Glimpse of Tiger's magic again looks a false dawn

History suggests that Tiger Woods will not win the 75th Masters today. Famously, Woods was leading or tied for the lead after three rounds of all his 14 major victories. For all the ominous warnings of his second-round charge on Friday, Woods dropped off the leaderboard last night.

Nothing could be quite so simple with the former world No 1, of course. It is hardly like Rory McIlroy and the others ahead of Woods will be ruling him out. But after a 66 on Friday, his best score at Augusta since a 65 during his last Masters win in 2005, Woods could manage only a 74 yesterday to lie seven behind the young Northern Irishman.

As he attempts to rehabilitate his game and his reputation, there have been flashes from Woods before, notably a 66 in the third round of the US Open last year which led to nothing on the final day. Was Friday's outrageous burst of seven birdies in 11 holes just another flash in the pan?

Yesterday Tiger struggled to maintain the momentum. His long game was solid, not quite as precise as on Friday but certainly without the horrors that have punctuated his game this year. But on the greens nothing went his way. There have been times this season when it seemed he would never hole a crucial putt again. Some of his misses were shocking.

There was some of the old assurance on Friday, particularly when he slotted home a 12-footer on the 18th. In the third round, his stroke still looked good but he lipped out several times. A three-putt at the 11th cost a bogey, another at the 15th meant missing out on what has been an automatic birdie over the years.

A banana-shot approach around the trees at the 15th had been a rare sign of the old genius but the more the 35-year-old pushed to get back into contention, the less he achieved. Woods remains a work in progress and despite all the changes to he is making with new swing coach Sean Foley, the ultimate test is being able to trust his game under severe pressure with a major on the line. Only then will we, and he, know more about the state of his mind and game.

It is a sign of the times that it took a blistering run on Friday for Woods to become part of the narrative. The 75th Masters had plenty of storylines but for a day and a half Woods was not one of them. There were the new young guns leading the charge, with Rory McIlroy becoming the youngest halfway leader since Woods himself 14 years ago. There were the new monster hitters, led by the engaging Spaniard Alvaro Quiros. There was the 51-year-old Fred Couples and British interest from Luke Donald and Lee Westwood.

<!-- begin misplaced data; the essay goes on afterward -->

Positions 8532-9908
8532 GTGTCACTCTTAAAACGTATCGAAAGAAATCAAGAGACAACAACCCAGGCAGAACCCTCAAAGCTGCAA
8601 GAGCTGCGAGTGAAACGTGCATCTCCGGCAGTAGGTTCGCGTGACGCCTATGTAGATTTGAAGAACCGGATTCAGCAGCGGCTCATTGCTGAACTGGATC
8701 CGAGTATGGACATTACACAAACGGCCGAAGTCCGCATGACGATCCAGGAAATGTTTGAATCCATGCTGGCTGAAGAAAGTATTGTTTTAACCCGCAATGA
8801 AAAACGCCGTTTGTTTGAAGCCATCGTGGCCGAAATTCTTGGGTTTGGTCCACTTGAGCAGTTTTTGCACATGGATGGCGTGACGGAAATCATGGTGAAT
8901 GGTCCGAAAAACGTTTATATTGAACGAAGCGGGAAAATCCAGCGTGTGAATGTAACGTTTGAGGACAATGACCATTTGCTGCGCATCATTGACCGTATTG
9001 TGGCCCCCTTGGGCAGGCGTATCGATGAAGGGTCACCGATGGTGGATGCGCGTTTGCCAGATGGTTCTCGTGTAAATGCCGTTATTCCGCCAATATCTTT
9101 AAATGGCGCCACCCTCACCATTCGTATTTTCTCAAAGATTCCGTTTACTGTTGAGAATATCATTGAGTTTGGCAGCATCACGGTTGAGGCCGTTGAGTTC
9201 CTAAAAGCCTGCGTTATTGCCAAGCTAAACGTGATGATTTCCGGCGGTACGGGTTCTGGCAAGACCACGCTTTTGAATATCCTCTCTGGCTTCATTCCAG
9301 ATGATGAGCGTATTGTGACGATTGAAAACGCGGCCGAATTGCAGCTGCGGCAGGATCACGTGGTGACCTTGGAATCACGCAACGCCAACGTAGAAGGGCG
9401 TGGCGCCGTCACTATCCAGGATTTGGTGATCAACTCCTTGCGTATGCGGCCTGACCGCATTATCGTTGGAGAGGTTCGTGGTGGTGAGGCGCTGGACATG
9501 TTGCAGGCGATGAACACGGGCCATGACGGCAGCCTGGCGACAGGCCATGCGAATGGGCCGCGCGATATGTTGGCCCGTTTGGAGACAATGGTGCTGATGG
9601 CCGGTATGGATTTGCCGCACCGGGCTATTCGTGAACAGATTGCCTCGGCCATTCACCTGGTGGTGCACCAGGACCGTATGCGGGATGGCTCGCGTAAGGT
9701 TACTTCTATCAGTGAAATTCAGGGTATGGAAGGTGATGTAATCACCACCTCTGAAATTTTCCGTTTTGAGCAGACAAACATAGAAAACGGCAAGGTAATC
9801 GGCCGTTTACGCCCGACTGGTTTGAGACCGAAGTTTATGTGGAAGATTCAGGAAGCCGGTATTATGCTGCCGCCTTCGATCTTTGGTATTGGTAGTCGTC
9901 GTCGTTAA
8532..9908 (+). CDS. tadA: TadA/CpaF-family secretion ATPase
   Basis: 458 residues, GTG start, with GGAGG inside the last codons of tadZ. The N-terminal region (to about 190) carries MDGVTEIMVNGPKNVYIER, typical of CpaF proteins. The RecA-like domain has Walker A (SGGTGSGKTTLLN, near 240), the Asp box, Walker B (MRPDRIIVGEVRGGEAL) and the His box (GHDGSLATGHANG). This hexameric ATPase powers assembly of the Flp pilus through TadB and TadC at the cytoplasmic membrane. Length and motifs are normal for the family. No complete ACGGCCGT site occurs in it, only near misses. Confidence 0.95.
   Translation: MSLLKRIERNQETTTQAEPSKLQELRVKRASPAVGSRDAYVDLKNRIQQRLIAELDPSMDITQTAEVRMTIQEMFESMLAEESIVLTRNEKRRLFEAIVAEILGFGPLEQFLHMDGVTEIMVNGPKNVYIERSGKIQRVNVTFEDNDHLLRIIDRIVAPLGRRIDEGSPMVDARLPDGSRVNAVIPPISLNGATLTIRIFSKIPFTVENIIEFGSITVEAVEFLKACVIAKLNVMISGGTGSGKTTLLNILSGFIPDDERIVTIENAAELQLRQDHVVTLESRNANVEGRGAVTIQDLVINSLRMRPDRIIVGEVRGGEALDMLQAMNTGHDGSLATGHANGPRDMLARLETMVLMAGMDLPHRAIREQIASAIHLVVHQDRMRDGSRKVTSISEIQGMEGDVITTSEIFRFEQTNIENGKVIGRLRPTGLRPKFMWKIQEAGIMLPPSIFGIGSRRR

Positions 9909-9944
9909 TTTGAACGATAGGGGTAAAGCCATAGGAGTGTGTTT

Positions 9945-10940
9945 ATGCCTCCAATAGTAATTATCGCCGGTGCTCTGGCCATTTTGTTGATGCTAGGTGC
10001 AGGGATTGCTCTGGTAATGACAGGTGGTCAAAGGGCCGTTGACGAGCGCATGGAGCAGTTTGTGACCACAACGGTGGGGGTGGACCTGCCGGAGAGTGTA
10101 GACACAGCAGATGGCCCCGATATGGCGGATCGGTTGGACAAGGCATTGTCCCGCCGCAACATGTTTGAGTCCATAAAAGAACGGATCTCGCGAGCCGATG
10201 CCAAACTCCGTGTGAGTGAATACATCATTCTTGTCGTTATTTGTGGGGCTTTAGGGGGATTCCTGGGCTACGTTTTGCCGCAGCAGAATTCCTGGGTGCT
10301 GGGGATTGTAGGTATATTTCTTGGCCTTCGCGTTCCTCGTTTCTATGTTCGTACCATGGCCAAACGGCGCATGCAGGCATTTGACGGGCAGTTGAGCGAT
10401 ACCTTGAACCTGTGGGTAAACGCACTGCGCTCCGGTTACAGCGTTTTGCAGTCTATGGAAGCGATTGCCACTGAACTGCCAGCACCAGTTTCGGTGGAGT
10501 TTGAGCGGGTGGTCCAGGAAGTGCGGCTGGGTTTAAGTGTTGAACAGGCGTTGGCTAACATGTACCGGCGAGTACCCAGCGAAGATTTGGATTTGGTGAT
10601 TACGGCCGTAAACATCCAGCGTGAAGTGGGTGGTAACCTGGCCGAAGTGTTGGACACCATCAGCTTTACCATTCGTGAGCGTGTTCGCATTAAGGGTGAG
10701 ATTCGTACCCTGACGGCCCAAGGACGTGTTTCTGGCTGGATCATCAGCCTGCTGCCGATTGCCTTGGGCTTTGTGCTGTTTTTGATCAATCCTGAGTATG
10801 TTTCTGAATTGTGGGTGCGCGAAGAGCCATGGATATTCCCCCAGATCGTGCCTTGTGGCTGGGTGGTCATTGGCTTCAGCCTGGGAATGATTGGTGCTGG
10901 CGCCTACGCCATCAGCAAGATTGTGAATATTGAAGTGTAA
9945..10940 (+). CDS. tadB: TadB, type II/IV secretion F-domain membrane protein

And the heart-warming story of Hideki Matsuyama, who is 19 and got here by winning the Asian Amateur last year. The only amateur to make the cut, he added a 68 and will feature in the Butler Cabin ceremony tonight. A student at Fukushi University at Sendai, the earthquake and tsunami could not have hit closer to home.

There was little conviction about Tiger's prospects at the halfway stage, although Foley was typically upbeat. "You're going to start seeing him playing shots that he hasn't hit in a long time," he said. "He's already put the pieces together. Now he's going to go play golf."

Woods said: "I'm just trying to put myself in the mix on Sunday. It's irrelevant who is there. My whole job is to give myself a chance with nine holes to go. I've been successful in the past by doing it that way."

Until he has a fifth Green Jacket and a 15th major title tonight, no one is willing to say that Woods is back. He will have to do it the hard way. No one, least of all the kids who were inspired by watching his 1997 Masters demolition, is prepared to hand him the title without a darn good fight.